User: Continental Hotel, Philadelphia, PA
Distributor: John Wanamaker, New York and Philadelphia
Date of plate: early 1900s
Notes: The Continental Hotel was one of the first luxury hotels to be erected in Philadelphia, PA. Designed by architect John McArthur, Jr. and constructed by mason William Struthers, it was situated at the intersections of Ninth and Chestnut streets in the Center City district.
Opened on February 20, 1860, the Continental advertised a room and four meals for the lavish sum of $2.50 a day. Each of the spacious rooms was fitted with a fireplace, but a fire would cost guests an additional 75 cents.
In the Continental's heyday, the rich and famous of the time mingled by candlelight in the elegantly appointed lobby, enjoyed fine dining in its many banquet halls, and debated the weighty subjects of the day over drinks in its bar. Over the years, the Continental's guests included a parade of luminaries, such as the Prince of Wales, King Edward VII, Brazil's Dom Pedro, novelist Charles Dickens and numerous US Presidents.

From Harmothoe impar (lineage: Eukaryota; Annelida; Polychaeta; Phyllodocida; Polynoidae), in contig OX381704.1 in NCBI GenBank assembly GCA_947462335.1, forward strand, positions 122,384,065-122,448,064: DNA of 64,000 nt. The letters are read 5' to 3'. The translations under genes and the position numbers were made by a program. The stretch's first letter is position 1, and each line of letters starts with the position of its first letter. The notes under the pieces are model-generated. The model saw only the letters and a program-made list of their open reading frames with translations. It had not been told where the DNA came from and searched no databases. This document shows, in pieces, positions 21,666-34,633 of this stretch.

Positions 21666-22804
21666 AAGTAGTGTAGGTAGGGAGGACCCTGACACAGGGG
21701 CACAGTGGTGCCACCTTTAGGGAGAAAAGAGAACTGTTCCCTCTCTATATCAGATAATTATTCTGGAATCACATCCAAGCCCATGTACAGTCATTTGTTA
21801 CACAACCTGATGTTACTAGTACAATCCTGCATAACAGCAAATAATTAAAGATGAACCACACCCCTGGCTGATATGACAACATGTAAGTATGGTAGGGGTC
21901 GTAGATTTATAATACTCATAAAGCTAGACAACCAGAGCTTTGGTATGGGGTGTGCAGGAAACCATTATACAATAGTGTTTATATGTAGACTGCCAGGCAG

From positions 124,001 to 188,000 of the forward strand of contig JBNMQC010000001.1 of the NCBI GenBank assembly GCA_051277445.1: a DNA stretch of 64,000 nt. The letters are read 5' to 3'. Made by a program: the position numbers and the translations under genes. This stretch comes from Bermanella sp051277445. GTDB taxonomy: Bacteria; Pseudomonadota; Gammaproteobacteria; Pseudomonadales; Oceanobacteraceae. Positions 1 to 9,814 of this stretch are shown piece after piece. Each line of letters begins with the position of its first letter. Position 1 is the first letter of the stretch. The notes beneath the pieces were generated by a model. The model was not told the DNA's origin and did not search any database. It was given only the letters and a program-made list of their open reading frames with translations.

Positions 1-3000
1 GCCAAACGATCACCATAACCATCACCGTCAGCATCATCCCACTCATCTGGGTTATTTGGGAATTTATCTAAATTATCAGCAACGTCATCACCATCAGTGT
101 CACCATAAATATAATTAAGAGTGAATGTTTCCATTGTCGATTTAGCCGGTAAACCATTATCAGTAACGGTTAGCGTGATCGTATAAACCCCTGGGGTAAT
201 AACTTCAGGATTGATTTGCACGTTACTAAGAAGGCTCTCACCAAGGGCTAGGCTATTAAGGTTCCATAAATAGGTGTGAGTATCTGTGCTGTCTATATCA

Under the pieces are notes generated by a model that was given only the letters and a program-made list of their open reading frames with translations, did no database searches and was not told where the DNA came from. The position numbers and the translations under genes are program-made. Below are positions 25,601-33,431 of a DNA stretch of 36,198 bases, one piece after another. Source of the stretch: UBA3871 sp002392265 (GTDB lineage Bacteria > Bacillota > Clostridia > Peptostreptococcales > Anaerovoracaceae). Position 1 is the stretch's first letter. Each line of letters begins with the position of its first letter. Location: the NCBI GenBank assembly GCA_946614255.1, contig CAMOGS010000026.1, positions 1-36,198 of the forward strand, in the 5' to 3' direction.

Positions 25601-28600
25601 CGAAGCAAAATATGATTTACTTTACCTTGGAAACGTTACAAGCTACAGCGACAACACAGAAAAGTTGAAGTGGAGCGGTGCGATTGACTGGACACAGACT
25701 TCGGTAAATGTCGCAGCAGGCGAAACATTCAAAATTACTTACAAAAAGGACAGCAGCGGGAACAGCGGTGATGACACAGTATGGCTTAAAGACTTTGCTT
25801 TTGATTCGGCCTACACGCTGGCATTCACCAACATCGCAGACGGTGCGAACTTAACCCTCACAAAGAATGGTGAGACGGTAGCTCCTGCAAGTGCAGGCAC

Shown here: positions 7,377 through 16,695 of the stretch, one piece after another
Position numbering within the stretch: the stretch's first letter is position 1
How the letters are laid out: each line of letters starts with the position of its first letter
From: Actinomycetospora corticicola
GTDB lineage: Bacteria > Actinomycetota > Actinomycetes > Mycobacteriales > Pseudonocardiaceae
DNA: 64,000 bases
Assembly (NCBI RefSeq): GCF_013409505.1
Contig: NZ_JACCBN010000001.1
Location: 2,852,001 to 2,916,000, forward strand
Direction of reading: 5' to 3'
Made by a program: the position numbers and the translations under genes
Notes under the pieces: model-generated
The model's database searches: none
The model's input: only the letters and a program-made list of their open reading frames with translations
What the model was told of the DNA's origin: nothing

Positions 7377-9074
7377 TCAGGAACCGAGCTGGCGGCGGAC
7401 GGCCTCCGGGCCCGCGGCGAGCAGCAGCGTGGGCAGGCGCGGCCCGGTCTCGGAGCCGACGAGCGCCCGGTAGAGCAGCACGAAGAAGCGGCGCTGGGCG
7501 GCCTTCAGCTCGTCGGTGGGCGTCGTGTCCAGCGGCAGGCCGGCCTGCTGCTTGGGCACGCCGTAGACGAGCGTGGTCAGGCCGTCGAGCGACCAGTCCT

The Continental Hotel was closed on September 2, 1922 and dismantled to make room for the Benjamin Franklin Hotel, which still stands today as the Ben Franklin House, offering apartment and office space, as well as a taste of Old Philly to modern residents.
White body with green stripe rim treatment. Topmarked with a crest of a green circular wreath, containing a shield with stripes, a spread winged eagle sitting atop a fasces bundle (a bundle of sticks tied together into a cylinder including an axe projecting from the bundle symbolizing power and jurisdiction and/or "strength through unity"), a curved ribbon banner below with "The Continental" written on it.